Public Release: 

Exposure to environmental tobacco smoke associated with respiratory problems for children

Center for Advancing Health

Environmental tobacco smoke exposure is associated with negative effects on the respiratory health of children of all ages, according to an article in the January issue of the Archives of Pediatrics & Adolescent Medicine, a member of the JAMA family of journals. David M. Mannino, M.D., from the National Center for Environmental Health in Atlanta and colleagues studied data from 5,400 U.S. children aged four to sixteen years who participated in the Third National Health and Nutrition Examination Survey from 1988 to 1994 to determine the relationship between prenatal and postnatal environmental tobacco smoke exposure and the respiratory health of children. To quantify the amount of environmental tobacco smoke exposure, the researchers analyzed the children's blood levels of cotinine, a biomarker of nicotine, thus avoiding dependence on parental reporting of exposure, which has been the basis of most of the previous research into environmental tobacco smoke and its effect on children.

The researchers found the strongest effects of environmental tobacco smoke in the youngest children, with exposure associated with an increased risk for ever and current asthma and wheezing. Among older children, significant associations were found between environmental tobacco smoke exposure and increased school absence and low lung function. They also found that recent environmental tobacco smoke exposures are important even among children without prenatal smoke exposure. Because the study found children of all ages exposed to environmental tobacco smoke had potentially related negative health effects, the authors suggest: "Environmental tobacco smoke exposure is potentially preventable by restricting or eliminating smoking in the home and in public places that children visit."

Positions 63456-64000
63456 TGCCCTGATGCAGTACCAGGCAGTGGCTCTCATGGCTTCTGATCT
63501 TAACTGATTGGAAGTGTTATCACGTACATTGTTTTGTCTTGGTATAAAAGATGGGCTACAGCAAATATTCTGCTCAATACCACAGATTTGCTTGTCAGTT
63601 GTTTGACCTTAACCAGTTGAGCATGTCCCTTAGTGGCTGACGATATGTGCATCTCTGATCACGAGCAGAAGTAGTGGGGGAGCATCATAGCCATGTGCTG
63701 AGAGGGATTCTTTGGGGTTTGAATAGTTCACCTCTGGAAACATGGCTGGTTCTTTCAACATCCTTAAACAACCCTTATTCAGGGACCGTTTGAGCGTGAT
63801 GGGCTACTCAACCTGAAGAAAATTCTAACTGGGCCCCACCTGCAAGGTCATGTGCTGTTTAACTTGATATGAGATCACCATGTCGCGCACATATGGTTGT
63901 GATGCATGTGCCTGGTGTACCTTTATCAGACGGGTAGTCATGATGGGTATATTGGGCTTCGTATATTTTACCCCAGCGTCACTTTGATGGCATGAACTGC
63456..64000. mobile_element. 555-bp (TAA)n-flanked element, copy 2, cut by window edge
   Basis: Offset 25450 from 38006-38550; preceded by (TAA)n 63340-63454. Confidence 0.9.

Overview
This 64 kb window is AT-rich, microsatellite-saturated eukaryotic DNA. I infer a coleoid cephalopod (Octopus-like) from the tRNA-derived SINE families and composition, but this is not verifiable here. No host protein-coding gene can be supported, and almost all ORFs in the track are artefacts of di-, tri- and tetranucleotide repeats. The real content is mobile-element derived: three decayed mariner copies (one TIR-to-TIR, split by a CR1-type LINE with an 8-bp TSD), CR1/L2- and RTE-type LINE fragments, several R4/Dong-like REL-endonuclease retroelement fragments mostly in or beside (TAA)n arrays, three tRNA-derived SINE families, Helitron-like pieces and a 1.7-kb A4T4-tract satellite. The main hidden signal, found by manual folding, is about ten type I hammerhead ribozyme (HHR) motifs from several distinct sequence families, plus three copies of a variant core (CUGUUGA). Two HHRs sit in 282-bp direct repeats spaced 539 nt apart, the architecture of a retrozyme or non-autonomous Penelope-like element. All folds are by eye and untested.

According to background information cited in the study, environmental tobacco smoke exposure, which can begin before birth and can continue through childhood, is an important and preventable cause of illness among children.

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(Arch Pediatr Adolesc Med. 2001; 155:36-41)

Editor's Note: To contact David M. Mannino, M.D., call Gail Hayes at 404-639-3286.

This release is reproduced verbatim and with permission from the American Medical Association as a service to reporters interested in health and behavioral change. For more information about The Journal of the American Medical Association or to obtain a copy of the study, please contact the American Medical Association's Science News Department at 312-464-5374.

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